• Simulations of a future warmer climate with air temperature increases of 0.86–3.25°C were predicted to increase annual average water temperatures by 0.6–2.4°C in the Link-Keno reach. Warmer temperatures would lead to lower dissolved oxygen solubility and the simulations predicted dissolved-oxygen concentration decreases on the order of 0.3 mg/L as an annual average with the maximum air temperature increase of 3.25°C.

Results from these model scenarios demonstrate that large changes in river water quality can be achieved through one or more management strategies that target the most important inputs and (or) instream water-quality processes of the upper Klamath River. Future tests and refinements of the model based on research, targeted monitoring, and pilot studies of potential management actions are likely to further improve the accuracy and value of these model predictions. As potential management plans are refined, the model can be used to provide further insights about likely water-quality outcomes.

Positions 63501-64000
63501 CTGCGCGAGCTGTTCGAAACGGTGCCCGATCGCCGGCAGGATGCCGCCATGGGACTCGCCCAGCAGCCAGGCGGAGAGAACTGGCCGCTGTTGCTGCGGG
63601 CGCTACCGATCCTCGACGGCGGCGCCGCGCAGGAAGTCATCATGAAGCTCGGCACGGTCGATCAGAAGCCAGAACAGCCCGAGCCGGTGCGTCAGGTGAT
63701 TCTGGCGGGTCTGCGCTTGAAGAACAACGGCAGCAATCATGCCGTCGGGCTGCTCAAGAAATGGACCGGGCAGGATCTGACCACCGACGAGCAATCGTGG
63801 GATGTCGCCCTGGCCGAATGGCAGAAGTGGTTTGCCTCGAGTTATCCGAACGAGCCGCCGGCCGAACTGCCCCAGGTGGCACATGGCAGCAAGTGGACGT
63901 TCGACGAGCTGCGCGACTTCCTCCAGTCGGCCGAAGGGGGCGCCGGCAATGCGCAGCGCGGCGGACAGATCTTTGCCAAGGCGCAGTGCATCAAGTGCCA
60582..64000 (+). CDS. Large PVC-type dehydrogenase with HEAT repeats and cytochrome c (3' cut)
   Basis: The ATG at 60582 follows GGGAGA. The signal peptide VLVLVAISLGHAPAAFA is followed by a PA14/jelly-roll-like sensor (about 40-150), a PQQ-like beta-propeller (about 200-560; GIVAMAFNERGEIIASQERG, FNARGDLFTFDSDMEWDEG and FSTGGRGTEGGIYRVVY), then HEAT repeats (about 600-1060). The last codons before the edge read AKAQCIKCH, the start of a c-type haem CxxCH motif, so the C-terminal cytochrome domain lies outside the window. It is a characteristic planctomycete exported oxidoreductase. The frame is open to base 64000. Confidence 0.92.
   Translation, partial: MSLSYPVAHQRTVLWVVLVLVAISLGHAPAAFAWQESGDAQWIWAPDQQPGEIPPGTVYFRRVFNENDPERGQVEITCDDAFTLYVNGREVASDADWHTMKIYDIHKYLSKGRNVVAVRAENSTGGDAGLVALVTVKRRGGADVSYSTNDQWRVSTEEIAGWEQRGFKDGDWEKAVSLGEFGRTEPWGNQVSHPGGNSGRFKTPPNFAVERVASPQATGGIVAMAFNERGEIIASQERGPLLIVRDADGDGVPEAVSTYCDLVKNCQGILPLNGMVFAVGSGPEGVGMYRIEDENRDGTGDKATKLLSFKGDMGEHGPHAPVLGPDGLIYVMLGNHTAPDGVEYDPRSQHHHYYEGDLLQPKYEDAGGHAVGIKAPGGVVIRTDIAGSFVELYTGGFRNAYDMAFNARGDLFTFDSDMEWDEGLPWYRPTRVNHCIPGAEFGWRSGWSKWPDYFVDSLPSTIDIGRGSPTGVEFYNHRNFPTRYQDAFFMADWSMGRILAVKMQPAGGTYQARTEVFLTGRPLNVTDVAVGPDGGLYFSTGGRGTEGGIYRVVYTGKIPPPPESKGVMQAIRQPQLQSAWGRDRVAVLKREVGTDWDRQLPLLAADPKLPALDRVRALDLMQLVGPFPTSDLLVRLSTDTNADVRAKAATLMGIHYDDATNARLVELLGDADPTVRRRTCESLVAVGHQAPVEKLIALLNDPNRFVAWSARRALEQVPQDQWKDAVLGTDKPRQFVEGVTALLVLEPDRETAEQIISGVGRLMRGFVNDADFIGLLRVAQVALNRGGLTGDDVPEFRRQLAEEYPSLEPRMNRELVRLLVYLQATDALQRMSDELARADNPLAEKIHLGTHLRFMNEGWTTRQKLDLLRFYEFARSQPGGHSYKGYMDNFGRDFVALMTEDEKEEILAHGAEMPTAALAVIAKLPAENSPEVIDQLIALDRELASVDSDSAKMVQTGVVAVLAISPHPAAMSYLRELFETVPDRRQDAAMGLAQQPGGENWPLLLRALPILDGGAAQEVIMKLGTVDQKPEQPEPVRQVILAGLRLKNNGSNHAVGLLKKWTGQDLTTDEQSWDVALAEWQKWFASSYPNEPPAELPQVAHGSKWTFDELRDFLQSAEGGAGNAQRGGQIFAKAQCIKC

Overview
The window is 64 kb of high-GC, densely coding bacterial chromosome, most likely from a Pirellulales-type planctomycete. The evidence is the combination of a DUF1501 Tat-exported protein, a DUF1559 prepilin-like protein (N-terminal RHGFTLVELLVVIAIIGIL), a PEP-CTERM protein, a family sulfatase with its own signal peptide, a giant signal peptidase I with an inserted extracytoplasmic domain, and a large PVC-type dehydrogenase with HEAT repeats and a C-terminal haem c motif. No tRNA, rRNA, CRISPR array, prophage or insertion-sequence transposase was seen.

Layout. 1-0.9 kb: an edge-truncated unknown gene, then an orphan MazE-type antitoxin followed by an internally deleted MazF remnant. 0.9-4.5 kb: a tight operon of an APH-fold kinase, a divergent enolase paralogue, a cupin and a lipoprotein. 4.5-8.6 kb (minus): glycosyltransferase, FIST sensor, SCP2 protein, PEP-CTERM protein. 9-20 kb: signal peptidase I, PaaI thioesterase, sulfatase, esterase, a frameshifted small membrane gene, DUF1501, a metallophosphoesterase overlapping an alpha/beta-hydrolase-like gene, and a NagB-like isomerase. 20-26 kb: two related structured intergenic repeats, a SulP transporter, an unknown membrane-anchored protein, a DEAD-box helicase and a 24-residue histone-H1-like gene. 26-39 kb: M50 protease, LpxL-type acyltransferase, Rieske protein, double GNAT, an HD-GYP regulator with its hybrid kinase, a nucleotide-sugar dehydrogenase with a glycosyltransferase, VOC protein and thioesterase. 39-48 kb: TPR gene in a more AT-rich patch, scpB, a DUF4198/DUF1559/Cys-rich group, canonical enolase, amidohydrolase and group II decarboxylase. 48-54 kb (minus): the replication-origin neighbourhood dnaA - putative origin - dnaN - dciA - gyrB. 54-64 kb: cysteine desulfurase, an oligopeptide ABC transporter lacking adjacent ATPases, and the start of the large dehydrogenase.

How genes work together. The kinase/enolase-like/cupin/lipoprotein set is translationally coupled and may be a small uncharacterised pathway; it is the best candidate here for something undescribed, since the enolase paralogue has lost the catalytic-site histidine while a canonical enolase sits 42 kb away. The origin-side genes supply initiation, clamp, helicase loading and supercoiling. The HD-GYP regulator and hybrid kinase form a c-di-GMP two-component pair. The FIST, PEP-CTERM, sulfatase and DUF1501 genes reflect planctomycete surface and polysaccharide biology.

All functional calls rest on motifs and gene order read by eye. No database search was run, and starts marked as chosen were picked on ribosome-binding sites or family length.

First posted July 24, 2013

For additional information contact:
Director, Oregon Water Science Center
U.S. Geological Survey
2130 SW 5th Avenue
Portland, Oregon 97201

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Suggested citation:

Sullivan, A.B., Sogutlugil, I.E., Rounds, S.A., and Deas, M.L., 2013, Modeling the water-quality effects of changes to the Klamath River upstream of Keno Dam, Oregon: U.S. Geological Survey Scientific Investigations Report 2013–5135, 60 p.,